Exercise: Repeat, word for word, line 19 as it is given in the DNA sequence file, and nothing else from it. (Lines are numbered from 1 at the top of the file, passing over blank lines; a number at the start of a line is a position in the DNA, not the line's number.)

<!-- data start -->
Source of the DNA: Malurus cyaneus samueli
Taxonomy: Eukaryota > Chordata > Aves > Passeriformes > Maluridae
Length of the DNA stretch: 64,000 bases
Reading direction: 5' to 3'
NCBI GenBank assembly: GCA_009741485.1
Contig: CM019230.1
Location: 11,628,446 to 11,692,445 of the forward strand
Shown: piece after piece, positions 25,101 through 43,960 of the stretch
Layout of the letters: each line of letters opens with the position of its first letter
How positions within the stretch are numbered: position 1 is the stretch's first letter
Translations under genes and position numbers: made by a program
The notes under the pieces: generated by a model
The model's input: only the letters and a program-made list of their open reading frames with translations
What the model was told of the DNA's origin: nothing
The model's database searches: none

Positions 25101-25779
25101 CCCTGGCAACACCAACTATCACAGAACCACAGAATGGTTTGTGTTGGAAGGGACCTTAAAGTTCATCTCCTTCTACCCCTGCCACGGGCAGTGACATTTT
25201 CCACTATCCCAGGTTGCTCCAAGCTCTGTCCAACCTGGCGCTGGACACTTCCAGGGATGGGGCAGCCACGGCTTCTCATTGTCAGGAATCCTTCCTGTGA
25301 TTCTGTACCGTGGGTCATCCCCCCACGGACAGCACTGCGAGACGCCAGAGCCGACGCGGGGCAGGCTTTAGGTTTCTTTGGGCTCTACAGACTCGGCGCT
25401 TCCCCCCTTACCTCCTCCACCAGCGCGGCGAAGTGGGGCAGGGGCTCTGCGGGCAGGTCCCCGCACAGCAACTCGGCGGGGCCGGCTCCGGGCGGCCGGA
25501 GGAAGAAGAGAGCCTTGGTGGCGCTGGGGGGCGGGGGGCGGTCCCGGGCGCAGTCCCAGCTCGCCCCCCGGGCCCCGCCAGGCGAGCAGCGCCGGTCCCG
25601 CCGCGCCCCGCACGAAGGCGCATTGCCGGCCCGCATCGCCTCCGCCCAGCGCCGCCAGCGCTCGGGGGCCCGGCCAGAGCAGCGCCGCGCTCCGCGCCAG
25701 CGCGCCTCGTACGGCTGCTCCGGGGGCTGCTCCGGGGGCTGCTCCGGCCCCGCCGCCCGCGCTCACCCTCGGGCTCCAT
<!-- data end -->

25301 TTCTGTACCGTGGGTCATCCCCCCACGGACAGCACTGCGAGACGCCAGAGCCGACGCGGGGCAGGCTTTAGGTTTCTTTGGGCTCTACAGACTCGGCGCT